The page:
Driving without car insurance in Vermont will cost you. There are many administrative steps that must be taken to correct the situation. In Vermont, there are not only fines for driving without insurance. These are time-consuming and will result in additional costs and financial penalties.
Vermont requires minimum insurance
Vermont law requires that drivers maintain certain levels of auto liability insurance and carry proof of insurance to present to a police officer upon request. Auto liability insurance is a form of car insurance covering the consequences of bodily injury and property damage that you cause to another driver in a car accident.
In Vermont, minimum auto liability insurance coverage is required in the following amounts:
- $25,000 per person for injuries
- $50,000 per accident
- $10,000 for property damage
Driving without insurance in Vermont can result in severe penalties
For a first offense, a Vermont driver can face a $500 fine if they are caught driving without insurance. Driving without insurance is punishable by Vermont law.
- For failure to provide proof of insurance, a $100 fine is imposed. However, insurance must be in force and proved within 20 days.
- If financial responsibility is not met by insurance that meets the minimum liability requirements, a $500 fine can be imposed.
- For a second offense, driving without insurance can result in a $500 fine.
- Vermont drivers caught driving without insurance will have their license suspended unless they acquire SR-22 insurance through an insurance company.
SR-22 insurance is a misnomer as it is not a type of auto insurance. An SR-22 certificate is a document confirming financial responsibility attached to an auto insurance policy. An SR-22 in Vermont will confirm that a driver has the minimum liability coverage required.
Vermont’s online insurance verification program charges fees
Vermont doesn’t have an online system for insurance verification. Drivers must show proof of insurance every time they drive to avoid being issued a ticket.
In an accident and not having insurance
If a Vermont driver is charged with a traffic violation, involved in an accident, or has no auto insurance, things get complicated and expensive. While the above-mentioned fines will be imposed, your license will likely be suspended by a court following an accident until you can get an SR-22. It is impossible to predict the consequences of additional conditions, such as fines, that a court might impose.
An injured driver could sue you for damages if they are not insured. This is a much more expensive way to be involved in an accident. In Vermont, an “at-fault” comparative negligence state, if you were more at fault in the accident than the other driver, you can be held personally liable for some of the bodily injury and property damage caused to the other driver and, potentially, their passengers. These financial consequences can have a severe impact on your life and could even lead to you losing your job.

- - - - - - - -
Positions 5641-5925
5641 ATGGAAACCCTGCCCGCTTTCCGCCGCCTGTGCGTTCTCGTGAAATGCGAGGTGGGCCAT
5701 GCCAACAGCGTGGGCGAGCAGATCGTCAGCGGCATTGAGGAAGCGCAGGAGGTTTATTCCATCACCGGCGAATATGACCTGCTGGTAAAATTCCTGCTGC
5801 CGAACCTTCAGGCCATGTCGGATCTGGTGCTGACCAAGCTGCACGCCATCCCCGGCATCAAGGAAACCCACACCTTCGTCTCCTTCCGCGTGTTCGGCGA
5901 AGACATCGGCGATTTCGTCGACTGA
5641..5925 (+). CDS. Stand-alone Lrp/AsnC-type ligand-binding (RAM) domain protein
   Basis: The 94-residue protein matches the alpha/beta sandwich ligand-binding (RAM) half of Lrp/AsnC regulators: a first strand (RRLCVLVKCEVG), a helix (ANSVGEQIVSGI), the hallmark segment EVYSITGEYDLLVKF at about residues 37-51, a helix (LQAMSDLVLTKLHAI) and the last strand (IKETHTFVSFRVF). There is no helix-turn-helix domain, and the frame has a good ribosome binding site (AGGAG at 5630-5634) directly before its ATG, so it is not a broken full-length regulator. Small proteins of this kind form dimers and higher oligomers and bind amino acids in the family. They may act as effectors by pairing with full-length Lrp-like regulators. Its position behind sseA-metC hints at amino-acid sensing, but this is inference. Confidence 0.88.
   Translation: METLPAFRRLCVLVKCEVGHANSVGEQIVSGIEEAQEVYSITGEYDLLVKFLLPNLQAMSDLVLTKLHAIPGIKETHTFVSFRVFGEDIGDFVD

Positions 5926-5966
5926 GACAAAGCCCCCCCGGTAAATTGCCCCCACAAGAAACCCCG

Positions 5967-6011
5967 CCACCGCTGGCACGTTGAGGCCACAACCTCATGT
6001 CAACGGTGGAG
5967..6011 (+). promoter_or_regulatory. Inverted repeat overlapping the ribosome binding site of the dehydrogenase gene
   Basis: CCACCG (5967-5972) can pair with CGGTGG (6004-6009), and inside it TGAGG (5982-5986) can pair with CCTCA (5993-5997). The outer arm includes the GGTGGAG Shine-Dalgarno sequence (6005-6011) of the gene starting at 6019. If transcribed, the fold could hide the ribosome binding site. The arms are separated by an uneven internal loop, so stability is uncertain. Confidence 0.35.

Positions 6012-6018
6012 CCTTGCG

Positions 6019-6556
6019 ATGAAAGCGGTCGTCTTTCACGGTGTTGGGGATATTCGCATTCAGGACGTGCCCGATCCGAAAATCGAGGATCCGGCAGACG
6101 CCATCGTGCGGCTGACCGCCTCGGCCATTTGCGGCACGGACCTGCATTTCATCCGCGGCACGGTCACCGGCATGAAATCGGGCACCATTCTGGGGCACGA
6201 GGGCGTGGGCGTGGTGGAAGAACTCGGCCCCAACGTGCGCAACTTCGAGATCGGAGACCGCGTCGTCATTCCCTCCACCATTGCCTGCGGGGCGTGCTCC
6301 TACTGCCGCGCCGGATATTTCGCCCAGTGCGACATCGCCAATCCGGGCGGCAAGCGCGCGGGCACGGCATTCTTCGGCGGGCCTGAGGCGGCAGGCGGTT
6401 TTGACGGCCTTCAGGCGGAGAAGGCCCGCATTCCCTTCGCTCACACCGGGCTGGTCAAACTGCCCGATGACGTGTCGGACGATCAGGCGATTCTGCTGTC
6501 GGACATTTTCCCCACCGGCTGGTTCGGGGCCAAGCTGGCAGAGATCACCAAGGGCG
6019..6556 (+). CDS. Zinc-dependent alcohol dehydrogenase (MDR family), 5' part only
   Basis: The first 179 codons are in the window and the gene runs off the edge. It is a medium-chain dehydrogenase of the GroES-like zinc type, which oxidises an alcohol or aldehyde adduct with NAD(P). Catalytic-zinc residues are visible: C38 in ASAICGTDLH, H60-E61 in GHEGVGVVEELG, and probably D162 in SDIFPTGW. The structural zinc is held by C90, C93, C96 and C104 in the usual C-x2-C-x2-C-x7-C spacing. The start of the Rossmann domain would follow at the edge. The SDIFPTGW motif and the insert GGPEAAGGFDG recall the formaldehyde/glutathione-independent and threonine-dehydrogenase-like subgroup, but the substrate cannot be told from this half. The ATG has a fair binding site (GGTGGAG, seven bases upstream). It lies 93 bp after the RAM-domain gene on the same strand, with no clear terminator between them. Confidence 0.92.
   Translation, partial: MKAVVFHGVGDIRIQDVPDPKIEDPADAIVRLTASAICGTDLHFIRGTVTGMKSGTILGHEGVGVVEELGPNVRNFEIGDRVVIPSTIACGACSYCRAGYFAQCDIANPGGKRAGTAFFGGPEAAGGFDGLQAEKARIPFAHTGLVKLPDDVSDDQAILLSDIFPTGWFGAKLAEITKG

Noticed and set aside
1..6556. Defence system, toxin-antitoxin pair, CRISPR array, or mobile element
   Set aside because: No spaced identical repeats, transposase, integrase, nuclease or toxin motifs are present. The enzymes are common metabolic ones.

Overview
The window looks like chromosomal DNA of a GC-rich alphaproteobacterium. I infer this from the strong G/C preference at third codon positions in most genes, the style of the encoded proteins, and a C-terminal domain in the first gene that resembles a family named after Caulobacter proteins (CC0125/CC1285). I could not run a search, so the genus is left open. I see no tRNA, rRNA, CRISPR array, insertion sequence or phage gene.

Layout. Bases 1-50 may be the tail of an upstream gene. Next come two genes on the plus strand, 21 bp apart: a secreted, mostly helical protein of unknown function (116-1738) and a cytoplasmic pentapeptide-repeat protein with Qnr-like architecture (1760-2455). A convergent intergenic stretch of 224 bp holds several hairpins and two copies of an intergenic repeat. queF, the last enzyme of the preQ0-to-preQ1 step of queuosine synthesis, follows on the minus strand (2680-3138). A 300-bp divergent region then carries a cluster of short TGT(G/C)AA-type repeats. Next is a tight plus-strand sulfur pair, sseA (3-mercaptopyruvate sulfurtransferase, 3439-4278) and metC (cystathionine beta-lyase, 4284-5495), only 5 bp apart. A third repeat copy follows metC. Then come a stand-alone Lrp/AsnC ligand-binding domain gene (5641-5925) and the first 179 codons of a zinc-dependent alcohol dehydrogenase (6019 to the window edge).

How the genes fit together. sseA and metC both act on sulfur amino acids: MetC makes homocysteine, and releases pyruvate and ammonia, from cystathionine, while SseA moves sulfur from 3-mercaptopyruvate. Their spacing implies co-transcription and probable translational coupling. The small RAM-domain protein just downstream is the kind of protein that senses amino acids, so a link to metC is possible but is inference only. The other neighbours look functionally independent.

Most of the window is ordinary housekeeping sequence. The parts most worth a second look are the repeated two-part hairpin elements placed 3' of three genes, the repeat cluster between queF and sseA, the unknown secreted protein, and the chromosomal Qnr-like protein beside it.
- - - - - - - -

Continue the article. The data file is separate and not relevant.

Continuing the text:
It is highly likely that a driver facing all of these consequences will also pay higher insurance premiums in Vermont, resulting from both the underlying traffic offense and driving while uninsured.
To protect your finances from the above, it is a smart idea to purchase car insurance. Comprehensive and collision car insurance will provide greater financial protection in the event of a car accident. However, you should still consider buying the minimum required car insurance by the state. Talk to an insurance agent licensed to help you determine the right amount and type of car insurance for your needs.
Questions frequently asked
What happens if your insurance information is false?
Driving without insurance is a very serious offense. It can be even worse if you provide false information to an officer, an insurance commissioner, or the court. You could face a suspension of your license and severe fines. False information can lead to similar serious consequences. False information can cause your insurer to cancel your policy or refuse to pay for a claim that would otherwise have been covered.
What is the cost of car insurance in Vermont
The average annual cost of full coverage car insurance in Vermont is $1,207, which compares favorably with other states and is one of the ten least expensive states for full coverage. $1,674 is the national average annual cost for full coverage insurance. Rates will vary depending on the driver’s driving record, location and vehicle type. It usually pays to obtain several quotes from several reputable car insurers and compare rates.
Is driving without insurance a misdemeanor?
Driving without insurance for your car is still a misdemeanor in Vermont. Don’t let this mislead you. An infraction can result in severe penalties, including suspension of your license. Uninsured motorists can face severe financial penalties if they are found to have been involved in a DUI or accident.
Do I need to inform my car insurance company of minor accidents?
It’s a good idea to inform your insurance company about any accident that you are involved in. Even if the accident is minor, you want to make arrangements directly with the other driver. If the other driver sustains serious injuries, this precaution could save you money. Your insurer may deny coverage if you fail to notify them promptly.